One Man's Tango
The legacy of the late great Astor Piazzolla shows no particular sign of let-up. Reissues march forth-as with the fine series on the Milan label-his music is paid tribute to, and his scores are assuming greater prominence in the classical world and elsewhere. But, also important to the culture of the spirit of nuevo tango, which he mastered, is the emergence of other important bandoneon players. Dino Saluzzi has successfully fused Argentine roots with a European chamber sensibility that makes for a logical association with ECM records.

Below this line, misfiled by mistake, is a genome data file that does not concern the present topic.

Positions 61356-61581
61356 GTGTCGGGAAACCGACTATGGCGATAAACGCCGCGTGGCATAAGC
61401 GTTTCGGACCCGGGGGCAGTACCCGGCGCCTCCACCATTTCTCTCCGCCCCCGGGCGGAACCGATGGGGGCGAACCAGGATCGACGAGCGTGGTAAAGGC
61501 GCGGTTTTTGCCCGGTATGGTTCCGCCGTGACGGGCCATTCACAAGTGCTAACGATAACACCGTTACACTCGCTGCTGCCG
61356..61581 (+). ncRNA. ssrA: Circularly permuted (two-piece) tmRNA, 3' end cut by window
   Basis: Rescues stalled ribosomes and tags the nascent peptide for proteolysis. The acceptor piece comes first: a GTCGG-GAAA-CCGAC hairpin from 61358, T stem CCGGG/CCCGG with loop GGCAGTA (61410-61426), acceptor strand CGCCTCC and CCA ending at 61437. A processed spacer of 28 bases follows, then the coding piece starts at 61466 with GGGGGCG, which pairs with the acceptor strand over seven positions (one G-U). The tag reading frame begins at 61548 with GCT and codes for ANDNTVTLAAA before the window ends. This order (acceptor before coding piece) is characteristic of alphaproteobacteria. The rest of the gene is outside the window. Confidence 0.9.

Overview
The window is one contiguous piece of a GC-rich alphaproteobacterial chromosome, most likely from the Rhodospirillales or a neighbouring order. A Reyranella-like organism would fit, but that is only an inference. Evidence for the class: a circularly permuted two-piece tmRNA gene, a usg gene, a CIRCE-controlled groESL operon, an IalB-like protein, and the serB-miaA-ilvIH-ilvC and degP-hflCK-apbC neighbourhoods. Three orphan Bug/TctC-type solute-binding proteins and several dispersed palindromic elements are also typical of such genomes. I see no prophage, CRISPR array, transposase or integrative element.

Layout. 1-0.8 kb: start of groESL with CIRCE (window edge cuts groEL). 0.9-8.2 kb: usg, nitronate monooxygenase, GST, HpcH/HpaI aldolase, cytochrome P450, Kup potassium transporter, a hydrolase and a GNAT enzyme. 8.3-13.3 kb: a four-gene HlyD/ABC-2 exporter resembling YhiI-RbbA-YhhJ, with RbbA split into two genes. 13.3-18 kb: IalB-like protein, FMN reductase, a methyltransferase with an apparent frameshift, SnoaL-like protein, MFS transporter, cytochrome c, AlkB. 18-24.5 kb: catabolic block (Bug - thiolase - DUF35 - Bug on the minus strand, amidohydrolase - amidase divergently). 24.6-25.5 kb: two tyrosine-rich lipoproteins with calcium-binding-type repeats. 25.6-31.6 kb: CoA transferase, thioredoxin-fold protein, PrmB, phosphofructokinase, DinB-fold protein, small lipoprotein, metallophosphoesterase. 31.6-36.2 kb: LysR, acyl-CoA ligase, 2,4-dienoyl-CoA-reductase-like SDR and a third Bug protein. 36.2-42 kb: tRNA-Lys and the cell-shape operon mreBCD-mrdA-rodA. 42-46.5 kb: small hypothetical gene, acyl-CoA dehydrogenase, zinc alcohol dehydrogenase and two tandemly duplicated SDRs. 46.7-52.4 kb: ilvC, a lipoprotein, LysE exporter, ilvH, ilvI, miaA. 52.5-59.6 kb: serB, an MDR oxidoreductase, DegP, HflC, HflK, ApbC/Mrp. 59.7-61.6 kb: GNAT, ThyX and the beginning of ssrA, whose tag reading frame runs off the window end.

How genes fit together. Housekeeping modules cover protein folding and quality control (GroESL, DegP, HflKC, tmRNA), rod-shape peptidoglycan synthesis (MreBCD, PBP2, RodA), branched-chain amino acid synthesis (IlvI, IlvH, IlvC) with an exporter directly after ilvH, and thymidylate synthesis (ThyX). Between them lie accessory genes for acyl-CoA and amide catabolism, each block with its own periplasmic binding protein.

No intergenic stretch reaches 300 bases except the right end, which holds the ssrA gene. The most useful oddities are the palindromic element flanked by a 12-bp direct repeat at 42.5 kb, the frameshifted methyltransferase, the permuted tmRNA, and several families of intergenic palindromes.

Now comes the first American album from Juan Jose Mosalini, a gifted prot g of Piazzolla's, born in 1943, who experimented with and hybridized the genre of tango and emigrated to Paris in the '70s. A mostly romantic affair, One Man's Tango (Shanachie 64097; 62:33) is a collection of tracks originally put out by Label Bleu, showcasing the bandoneon player in various settings, from solo to larger ensemble work, with jazz and classical musicians. Mosalini boasts supple phrasing and understated intensity: sensual, rounded lines will be interwoven with fast, jazz-inflected flights, reminding us of his eclectic lineage. Like Piazzolla, Mosalini tampered with the orthodoxy of the tango, out of respect for its need to grow. Not surprisingly, one of the highlights is a piece by Piazzolla himself, "Triztesas de un Doble A."